Stiller later told how the scene had to be shot on Friday the 13th, and how it was very close to a disaster. Somersalmi was washed overboard at one of the wildest part of the rapids and saved by Hasselqvist. Later, the boat with the camera started sinking and the film was saved by the photographer who jumped overboard and waded to the shore holding the camera high above his head. Stiller declared that he would never make another film in rapids.
Local inhabitants were used as extras and the old man was played by a 70 years old local fisherman.
The film premièred in Sweden on 28 February 1921 and in Finland on 17 April 1921.It was distributed in 33 markets abroad. Juhani Aho was able to attend the Première in Helsinki a few months before his death. He had himself translated the intertitles and the presentation leaflet in Finish. He wrote a letter to Mauritz Stiller stating his impressions about the adaptation. He was very enthusiastic about the acting and the technical characteristics of the film but did not hide his disappointment about the happy end introduced by Stiller.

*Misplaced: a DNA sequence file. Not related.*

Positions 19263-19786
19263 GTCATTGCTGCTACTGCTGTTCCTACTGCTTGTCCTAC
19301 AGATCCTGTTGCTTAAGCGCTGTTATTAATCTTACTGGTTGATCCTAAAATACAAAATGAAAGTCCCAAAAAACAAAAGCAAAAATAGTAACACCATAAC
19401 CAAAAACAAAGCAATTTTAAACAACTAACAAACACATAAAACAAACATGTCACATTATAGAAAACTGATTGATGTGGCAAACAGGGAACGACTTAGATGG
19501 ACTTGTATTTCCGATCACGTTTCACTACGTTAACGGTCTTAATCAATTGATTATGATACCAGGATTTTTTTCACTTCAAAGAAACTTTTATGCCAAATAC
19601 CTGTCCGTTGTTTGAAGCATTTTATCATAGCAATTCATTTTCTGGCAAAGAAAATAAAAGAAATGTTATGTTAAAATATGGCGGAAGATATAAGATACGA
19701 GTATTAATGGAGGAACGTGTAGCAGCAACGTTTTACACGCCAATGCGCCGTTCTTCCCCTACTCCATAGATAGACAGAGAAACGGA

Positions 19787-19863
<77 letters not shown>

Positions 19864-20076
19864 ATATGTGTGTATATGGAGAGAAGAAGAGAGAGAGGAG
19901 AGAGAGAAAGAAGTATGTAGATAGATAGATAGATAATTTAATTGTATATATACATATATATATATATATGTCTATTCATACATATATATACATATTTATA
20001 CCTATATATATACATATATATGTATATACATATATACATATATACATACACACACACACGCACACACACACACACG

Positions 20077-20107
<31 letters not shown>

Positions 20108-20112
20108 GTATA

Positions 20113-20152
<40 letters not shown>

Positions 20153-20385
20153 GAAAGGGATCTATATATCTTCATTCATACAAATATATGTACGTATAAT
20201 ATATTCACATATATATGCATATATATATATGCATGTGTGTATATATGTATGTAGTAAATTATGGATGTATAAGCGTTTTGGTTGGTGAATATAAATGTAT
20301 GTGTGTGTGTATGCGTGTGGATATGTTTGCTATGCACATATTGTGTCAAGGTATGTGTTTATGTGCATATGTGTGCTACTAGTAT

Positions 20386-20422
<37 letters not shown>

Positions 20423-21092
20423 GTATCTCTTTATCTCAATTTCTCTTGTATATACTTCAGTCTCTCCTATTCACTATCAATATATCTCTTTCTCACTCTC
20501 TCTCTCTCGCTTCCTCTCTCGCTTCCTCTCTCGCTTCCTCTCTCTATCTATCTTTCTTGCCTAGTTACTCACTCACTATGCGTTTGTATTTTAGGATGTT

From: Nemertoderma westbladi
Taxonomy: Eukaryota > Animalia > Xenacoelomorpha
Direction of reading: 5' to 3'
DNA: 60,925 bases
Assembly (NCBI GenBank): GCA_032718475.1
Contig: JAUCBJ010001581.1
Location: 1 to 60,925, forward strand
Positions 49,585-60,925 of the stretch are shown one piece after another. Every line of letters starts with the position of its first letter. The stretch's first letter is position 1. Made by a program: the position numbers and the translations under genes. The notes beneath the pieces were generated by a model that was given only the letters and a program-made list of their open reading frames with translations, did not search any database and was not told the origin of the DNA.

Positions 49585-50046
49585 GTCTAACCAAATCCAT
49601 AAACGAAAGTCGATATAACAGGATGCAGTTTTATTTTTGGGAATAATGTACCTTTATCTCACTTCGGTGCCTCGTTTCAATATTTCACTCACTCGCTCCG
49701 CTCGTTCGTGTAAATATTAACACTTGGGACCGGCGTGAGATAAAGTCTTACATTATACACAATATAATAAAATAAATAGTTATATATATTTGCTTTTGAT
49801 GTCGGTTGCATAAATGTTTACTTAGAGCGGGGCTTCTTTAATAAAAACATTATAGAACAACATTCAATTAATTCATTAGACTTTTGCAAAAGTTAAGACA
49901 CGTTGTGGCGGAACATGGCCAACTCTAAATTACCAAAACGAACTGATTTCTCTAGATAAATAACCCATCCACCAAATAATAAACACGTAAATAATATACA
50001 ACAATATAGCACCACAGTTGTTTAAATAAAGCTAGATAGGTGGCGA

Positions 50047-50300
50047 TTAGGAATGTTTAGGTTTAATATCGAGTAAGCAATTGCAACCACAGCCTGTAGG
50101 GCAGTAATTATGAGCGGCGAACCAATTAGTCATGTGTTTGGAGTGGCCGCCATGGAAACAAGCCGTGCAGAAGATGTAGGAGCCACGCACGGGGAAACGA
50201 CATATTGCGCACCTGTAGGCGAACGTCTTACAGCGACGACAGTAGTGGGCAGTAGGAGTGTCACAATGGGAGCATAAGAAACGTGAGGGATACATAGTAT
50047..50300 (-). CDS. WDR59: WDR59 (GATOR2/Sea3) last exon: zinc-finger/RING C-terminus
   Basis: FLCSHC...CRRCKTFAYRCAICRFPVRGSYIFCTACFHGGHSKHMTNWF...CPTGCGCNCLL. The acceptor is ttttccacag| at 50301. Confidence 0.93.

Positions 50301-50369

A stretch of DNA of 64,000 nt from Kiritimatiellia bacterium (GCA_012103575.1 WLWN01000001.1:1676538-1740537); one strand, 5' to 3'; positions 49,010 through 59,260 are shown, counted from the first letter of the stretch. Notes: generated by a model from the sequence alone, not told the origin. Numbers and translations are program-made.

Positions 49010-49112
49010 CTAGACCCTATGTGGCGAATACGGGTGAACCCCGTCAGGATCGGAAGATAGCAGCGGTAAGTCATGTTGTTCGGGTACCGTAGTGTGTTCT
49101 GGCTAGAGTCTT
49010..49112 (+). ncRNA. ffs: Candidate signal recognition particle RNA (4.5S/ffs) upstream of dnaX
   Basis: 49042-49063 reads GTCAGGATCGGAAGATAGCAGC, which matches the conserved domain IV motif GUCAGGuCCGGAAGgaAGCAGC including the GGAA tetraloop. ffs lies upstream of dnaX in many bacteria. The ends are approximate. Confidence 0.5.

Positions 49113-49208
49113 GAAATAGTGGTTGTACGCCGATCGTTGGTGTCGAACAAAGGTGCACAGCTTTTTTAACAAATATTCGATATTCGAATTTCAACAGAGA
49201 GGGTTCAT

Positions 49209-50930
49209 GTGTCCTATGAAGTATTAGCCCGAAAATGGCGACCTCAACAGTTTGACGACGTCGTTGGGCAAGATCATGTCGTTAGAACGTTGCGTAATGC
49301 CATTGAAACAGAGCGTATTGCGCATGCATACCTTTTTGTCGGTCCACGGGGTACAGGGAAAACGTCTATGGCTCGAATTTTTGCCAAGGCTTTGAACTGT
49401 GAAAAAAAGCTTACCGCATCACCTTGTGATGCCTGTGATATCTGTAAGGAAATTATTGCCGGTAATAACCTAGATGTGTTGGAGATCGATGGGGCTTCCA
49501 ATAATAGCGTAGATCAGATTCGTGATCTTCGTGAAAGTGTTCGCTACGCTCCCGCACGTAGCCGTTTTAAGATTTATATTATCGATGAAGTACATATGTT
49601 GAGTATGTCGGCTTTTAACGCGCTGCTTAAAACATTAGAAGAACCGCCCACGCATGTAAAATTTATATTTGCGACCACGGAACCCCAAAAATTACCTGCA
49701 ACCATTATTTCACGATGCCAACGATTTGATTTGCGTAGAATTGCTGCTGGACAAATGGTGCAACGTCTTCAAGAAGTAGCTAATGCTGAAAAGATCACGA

The film was long considered lost after a fire at the Swedish Film Institute in 1941. Henri Langlois, creator of the Cinémathèque Française considered that it was one of the three most important lost films. However, the largest part of one of the original negatives was found in the early 1960s. From this starting point, the film has been restored in black and white in 1974 and in a yellow and orange tinted version in 2001 which is now available on DVD with an original soundtrack by Alexander Popov.
Reviews were mixed at the time of the Première, exuberant praise alternating with hesitant, sometimes even negative assessments. Some reviewers dismissed the film with general phrases, summaries of content, and a few kind words about the actors. Many of the reviews compared the film to Stiller's earlier film Sången om den eldröda blomman (Song of the Scarlet Flower) which also included a scene in the rapids. Svenska Dagbladet wrote: ″This is one of the Director's best works, and in all respects a film of high rank (...) What was in The Song of the Scarlet Flower dull, artificial and incoherent, is in Johan strong, genuine and solidly built.″